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Opening a bank account in Poland from UK / poor CCJ credit rating?


PBank
10 Jul 2015 #1
Hey all, so I've got a quick question! Just been accepted for a job teaching English in Poland for 9 months, nothing too fancy etc etc but still pretty cool. I'm just wondering about two things:

1. Is it possible to open a Polish bank account whilst in the UK? This isn't strictly a problem.

2. Would a poor UK credit rating affect me in setting up a Polish bank account? I have a CCJ from about 5 years ago which restricts me greatly in the UK, but would this likely cause an issue in Poland? Banks around here are happy to offer me basic accounts without overdrafts etc. I just don't want to go out there and find out that I cannot open a Polish bank account (and my current UK bank account aren't going to allow me to make cash withdrawals abroad, but I can use direct debit).

Cheers!
Nathans
11 Jul 2015 #2
1. Yes, normally without unexpected issues (provided you have proper documentation, ie. EU drivers license / passport).

2. I doubt a poor credit rating would affect your chances of opening a bank account. They don't check it (as far as I know) when you only want to open a savings/checking/money market account. You could have problems (ie. they might be able to check) if you want to get a loan / bank credit, but otherwise it shouldn't be anything to worry about.
jon357 67 | 17,059
11 Jul 2015 #3
1. Is it possible to open a Polish bank account whilst in the UK? This isn't strictly a problem.

No - they need to see your contract of employment etc and they will also need to see your passport, not just a scan. Open the account as soon as you arrive. Usually you can use cash machines in Poland as well as debit cards from the UK. Try the Halifax basic account - they allow this.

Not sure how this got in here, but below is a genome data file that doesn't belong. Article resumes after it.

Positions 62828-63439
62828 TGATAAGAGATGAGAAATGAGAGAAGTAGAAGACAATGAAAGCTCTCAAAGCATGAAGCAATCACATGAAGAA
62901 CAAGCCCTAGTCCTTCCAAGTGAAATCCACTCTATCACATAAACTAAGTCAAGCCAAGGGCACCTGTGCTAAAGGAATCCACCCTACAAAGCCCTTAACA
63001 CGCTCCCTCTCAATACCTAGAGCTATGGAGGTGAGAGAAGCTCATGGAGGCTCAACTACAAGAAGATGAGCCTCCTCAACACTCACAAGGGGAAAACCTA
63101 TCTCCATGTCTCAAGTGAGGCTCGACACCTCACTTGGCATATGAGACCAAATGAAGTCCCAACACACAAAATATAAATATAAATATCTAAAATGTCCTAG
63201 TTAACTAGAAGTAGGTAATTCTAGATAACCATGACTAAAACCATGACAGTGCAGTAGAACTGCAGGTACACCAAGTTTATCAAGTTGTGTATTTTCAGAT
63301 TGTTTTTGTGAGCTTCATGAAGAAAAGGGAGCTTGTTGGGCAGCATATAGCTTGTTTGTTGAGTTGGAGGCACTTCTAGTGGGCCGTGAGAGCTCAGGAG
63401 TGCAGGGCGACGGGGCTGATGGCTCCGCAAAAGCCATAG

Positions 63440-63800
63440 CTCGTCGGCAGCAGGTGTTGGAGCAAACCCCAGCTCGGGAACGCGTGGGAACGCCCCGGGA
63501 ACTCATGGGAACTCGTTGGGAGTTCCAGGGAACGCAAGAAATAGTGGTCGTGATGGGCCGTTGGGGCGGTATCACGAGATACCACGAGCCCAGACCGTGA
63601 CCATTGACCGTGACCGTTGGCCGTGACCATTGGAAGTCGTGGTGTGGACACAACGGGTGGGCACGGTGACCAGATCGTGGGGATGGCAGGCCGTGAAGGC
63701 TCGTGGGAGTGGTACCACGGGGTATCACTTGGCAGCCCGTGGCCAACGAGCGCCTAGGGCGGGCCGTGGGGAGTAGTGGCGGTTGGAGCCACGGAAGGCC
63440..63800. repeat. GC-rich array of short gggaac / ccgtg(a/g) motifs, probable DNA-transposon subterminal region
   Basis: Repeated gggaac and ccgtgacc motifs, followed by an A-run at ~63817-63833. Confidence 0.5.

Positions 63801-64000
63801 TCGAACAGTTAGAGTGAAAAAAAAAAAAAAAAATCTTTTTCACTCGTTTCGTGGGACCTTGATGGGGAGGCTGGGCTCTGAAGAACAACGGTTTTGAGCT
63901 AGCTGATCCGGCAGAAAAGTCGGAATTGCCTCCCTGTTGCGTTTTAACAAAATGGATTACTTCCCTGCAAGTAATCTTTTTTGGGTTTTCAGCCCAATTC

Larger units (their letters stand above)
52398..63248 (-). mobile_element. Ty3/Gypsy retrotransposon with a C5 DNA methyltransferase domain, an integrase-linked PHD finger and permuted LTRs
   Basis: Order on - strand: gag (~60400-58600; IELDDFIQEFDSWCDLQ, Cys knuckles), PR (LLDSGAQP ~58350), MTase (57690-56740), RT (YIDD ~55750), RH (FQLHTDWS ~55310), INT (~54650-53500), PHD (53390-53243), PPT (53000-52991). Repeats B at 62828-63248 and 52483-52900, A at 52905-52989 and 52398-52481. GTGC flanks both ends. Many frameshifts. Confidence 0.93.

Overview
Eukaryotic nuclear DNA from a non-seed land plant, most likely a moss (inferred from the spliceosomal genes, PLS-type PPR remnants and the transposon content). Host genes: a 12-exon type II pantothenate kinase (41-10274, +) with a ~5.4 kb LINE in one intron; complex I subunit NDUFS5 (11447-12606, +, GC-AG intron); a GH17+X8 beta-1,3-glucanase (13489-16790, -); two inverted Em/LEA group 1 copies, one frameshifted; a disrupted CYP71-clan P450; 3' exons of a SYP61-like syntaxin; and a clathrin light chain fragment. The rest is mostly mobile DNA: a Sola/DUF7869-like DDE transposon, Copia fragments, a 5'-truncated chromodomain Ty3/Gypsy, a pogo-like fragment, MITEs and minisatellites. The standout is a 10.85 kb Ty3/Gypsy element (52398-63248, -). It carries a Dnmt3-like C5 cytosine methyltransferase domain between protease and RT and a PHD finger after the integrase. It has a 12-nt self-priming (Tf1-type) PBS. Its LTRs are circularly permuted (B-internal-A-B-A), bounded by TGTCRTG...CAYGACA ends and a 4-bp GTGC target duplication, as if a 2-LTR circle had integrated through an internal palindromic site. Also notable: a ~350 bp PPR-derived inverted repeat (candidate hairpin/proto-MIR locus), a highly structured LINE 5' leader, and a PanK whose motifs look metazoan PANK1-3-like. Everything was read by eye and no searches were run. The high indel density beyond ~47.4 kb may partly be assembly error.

2. Would a poor UK credit rating affect me in setting up a Polish bank account?

No, it would make no difference whatsoever - you won't be given an overdraft facility in any case and the Polish credit reference agencies and the UK ones do not share information.

Yes, normally without unexpected issues (provided you have proper documentation, ie. EU drivers license / passport)

Nathans, your experience is as a Polish citizen in the UK, not the other way around.
OP PBank
11 Jul 2015 #4
Ah, thanks everyone! My current UK bank won't allow me to withdraw abroad (as I found out in Paris last year!) so was worrying that I was going to be screwed! Also, I'll try Halifax for a basic account too. Cheers!
jon357 67 | 17,059
11 Jul 2015 #5
so was worrying that I was going to be screwed! Also, I'll try Halifax for a basic account too

Banks can be like that. halifax is good, but their debit card isn't great for foreign cash withdrawals due to the rate they change at plus the oversea use fee since it's done through the visa network. Best to bring some banknotes. Moneysaving.com has a list of which banks are better if you go abroad, but basically it's the ones that do the debit card via MasterCard rather than Visa.

My current UK bank won't allow me to withdraw abroad (as I found out in Paris last year!)

Halifax did that to me in Istanbul - sucked my card into the machine even. With some banks you have to ring their customer services and give them a list of countries you're likely to be in - Poland isn't a problem, but places that have a high fraud rate are.

Make sure you stay on the electoral role in the UK - CCJs are gone after 7 years and no need to mention to a prospective bank that you're in Poland :-)

Polish banks are by the way, much of a muchness. I like Nordea, others prefer different ones - there are some (even plenty) of threads on here about which one to choose.
Polsyr 6 | 769
11 Jul 2015 #6